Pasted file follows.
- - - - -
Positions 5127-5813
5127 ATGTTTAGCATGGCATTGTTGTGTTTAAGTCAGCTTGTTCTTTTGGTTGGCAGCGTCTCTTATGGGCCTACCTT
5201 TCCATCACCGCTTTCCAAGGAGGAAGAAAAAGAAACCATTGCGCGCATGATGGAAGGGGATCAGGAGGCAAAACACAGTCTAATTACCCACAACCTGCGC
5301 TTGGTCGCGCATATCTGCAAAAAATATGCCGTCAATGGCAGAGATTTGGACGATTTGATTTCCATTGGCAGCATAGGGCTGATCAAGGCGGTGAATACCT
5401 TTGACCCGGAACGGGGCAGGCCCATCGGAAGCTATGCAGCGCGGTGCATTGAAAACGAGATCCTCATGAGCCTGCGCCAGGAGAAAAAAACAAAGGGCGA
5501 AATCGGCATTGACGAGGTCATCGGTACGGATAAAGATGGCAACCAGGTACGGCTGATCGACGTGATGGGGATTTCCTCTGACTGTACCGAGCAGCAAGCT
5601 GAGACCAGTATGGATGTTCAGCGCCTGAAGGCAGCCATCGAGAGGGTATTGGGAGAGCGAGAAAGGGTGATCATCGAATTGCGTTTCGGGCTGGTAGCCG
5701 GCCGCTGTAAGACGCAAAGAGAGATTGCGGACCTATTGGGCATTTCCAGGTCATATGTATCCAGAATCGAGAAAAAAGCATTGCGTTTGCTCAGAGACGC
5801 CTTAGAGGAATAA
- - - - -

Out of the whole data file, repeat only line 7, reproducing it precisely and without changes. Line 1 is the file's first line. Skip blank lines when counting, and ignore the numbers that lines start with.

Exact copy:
5601 GAGACCAGTATGGATGTTCAGCGCCTGAAGGCAGCCATCGAGAGGGTATTGGGAGAGCGAGAAAGGGTGATCATCGAATTGCGTTTCGGGCTGGTAGCCG